Meaning of “attraction” in the English Dictionary

british dictionary

"attraction" in British English

See all translations

attractionnoun

uk /əˈtræk.ʃən/ us /əˈtræk.ʃən/

B1 [ C or U ] something that makes people want to go to a place or do a particular thing:

Life in Los Angeles has so many attractions - nightclubs, good restaurants, and so on.
tourist attractions
The opportunity to travel is one of the main attractions of this job.
Skiing holds no attraction for me.

C2 [ U ] the feeling of liking someone, especially sexually, because of the way they look or behave:

She felt an immediate physical attraction to him.

[ U ] specialized physics a force by which things are pulled towards each other:

gravitational attraction

More examples

(Definition of “attraction” from the Cambridge Advanced Learner’s Dictionary & Thesaurus © Cambridge University Press)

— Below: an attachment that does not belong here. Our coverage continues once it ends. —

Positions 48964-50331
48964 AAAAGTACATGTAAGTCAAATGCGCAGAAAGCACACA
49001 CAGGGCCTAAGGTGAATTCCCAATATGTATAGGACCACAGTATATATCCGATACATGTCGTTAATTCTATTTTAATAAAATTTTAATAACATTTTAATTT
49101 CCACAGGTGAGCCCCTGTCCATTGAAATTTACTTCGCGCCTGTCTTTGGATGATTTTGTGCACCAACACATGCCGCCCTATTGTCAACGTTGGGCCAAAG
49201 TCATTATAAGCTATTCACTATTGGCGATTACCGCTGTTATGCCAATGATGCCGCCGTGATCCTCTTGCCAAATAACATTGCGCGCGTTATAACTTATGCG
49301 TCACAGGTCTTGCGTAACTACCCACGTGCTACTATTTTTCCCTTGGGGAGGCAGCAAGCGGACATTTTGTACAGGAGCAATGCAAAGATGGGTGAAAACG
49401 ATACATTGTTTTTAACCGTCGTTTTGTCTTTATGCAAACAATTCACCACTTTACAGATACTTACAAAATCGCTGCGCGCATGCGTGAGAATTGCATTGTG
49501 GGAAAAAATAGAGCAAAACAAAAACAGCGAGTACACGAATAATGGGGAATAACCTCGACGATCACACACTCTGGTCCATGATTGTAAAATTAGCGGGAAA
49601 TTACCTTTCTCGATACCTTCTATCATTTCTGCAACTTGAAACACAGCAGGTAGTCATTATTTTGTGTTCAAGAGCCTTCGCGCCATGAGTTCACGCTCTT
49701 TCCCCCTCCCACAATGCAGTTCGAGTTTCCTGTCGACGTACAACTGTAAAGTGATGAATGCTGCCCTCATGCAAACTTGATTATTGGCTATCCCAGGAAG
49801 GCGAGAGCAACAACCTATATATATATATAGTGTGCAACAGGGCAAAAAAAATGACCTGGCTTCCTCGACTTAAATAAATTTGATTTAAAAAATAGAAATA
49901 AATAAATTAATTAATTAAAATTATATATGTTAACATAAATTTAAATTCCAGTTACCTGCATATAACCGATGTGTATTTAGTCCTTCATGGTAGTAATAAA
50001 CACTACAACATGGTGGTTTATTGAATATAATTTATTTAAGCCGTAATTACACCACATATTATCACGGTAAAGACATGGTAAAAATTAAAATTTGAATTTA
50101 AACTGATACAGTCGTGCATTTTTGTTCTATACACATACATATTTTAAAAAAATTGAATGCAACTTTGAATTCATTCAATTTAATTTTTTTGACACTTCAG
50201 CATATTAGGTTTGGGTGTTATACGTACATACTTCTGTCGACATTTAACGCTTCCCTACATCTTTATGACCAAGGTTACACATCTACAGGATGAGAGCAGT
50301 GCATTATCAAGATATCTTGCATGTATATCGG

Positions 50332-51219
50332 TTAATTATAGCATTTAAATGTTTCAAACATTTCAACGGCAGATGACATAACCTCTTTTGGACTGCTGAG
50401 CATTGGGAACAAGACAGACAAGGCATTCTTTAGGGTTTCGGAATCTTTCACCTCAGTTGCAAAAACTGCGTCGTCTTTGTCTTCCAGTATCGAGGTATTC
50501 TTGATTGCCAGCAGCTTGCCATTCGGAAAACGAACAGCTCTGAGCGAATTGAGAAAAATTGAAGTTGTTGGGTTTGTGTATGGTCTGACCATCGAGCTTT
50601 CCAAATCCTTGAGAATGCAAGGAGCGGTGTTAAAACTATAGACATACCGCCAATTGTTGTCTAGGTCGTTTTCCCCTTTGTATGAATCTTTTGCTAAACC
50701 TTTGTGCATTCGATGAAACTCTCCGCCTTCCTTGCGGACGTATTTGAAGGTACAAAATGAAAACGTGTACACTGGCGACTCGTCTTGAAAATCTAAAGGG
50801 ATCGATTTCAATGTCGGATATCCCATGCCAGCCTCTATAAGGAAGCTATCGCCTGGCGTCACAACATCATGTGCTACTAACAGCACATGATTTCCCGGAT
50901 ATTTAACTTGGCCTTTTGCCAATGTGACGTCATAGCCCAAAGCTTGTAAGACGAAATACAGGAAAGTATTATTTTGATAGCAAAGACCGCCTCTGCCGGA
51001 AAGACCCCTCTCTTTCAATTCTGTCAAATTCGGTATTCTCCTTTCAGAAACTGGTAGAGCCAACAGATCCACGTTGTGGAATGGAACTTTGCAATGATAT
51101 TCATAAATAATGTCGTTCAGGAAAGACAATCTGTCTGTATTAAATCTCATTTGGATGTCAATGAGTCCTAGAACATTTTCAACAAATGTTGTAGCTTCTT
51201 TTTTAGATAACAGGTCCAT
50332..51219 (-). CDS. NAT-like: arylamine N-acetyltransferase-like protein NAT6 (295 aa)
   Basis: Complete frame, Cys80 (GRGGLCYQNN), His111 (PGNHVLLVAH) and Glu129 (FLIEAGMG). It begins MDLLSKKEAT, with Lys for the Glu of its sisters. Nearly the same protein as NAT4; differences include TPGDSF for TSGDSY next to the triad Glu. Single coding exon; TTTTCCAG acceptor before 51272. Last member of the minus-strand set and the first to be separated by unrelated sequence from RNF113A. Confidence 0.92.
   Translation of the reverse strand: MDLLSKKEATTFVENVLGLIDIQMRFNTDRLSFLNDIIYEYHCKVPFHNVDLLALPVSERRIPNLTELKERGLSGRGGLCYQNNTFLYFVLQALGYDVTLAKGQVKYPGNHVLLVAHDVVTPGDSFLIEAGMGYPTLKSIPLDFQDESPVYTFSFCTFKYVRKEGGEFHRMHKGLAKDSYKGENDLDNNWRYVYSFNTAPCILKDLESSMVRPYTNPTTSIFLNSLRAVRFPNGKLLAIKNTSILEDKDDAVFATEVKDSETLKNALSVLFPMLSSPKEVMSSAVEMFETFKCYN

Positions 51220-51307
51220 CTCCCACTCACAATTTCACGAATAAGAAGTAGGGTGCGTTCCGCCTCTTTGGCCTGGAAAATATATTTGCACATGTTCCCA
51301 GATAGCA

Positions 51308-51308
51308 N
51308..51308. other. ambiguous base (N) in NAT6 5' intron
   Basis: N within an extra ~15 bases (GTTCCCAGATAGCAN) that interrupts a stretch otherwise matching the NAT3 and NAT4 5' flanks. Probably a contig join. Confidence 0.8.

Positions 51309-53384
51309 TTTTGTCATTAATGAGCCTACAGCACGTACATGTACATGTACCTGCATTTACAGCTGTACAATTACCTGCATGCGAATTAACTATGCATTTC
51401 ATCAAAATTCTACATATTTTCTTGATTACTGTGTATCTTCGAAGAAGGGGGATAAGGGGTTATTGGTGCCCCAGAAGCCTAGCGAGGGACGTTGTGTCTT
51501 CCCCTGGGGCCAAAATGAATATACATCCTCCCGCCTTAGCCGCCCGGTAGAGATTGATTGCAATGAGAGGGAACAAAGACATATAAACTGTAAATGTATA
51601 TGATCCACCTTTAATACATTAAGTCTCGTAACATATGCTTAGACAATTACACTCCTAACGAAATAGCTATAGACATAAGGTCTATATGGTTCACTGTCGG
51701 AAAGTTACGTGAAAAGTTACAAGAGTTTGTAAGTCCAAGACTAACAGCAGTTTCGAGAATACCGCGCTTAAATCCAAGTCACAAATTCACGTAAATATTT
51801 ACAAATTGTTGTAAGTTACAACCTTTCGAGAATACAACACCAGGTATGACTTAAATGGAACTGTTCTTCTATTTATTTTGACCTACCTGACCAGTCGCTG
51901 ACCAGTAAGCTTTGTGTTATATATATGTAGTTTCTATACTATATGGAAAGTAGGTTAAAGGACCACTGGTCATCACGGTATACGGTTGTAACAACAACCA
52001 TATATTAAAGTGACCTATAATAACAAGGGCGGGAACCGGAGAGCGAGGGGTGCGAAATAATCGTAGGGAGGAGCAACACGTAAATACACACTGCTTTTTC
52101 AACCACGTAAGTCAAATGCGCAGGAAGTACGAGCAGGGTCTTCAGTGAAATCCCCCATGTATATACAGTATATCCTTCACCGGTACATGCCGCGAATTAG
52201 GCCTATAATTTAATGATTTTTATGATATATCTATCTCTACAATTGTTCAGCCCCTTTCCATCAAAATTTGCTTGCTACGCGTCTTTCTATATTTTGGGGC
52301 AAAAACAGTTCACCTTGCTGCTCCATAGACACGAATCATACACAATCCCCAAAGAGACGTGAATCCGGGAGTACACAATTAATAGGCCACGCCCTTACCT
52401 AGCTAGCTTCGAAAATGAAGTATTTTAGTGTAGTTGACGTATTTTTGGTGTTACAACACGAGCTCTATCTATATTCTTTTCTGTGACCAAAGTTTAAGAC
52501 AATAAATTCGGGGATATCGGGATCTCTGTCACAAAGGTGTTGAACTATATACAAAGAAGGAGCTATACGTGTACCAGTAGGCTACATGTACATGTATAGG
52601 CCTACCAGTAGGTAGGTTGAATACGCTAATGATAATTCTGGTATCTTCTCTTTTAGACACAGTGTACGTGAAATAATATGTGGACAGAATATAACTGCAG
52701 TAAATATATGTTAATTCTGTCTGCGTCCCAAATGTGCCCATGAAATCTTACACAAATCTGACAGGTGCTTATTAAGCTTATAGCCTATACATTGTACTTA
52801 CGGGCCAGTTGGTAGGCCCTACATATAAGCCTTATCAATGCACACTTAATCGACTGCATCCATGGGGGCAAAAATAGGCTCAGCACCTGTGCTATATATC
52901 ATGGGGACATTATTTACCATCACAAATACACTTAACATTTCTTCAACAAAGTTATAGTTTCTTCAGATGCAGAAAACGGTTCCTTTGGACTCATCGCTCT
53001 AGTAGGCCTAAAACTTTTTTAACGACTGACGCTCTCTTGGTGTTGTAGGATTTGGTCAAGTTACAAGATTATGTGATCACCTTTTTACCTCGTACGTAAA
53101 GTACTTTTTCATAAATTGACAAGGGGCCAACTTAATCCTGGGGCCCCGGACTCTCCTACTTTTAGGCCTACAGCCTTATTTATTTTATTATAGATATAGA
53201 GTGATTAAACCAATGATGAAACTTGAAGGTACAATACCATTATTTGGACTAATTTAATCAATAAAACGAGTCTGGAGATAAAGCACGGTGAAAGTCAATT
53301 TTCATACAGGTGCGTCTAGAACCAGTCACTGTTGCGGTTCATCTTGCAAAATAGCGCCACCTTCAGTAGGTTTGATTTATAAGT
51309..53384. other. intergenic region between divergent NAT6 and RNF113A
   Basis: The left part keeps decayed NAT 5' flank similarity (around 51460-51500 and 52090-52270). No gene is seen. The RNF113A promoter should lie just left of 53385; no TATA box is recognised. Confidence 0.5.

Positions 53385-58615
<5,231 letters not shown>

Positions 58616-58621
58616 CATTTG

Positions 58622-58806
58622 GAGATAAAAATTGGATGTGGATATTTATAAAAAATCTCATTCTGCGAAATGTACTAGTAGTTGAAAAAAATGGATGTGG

"attraction" in American English

See all translations

attractionnoun [ C/U ]

us /əˈtræk·ʃən/

a quality or force of someone or something that tends to pull others in or create interest in the person or thing:

[ C ] The company’s excellent employee benefits package is a major attraction.
[ U ] Sports hold little attraction for me.

An attraction is also something that makes people want to go to a place:

[ C ] Florida has numerous tourist attractions.

physics Attraction is also the force of gravity (= force that makes objects fall toward earth), or the force of a magnet that pulls things toward it.

(Definition of “attraction” from the Cambridge Academic Content Dictionary © Cambridge University Press)

"attraction" in Business English

See all translations

attractionnoun [ C ]

uk /əˈtrækʃən/ us

something that people come to see because they are interested in it:

The historic centre is one of the major visitor attractions of the city.

(Definition of “attraction” from the Cambridge Business English Dictionary © Cambridge University Press)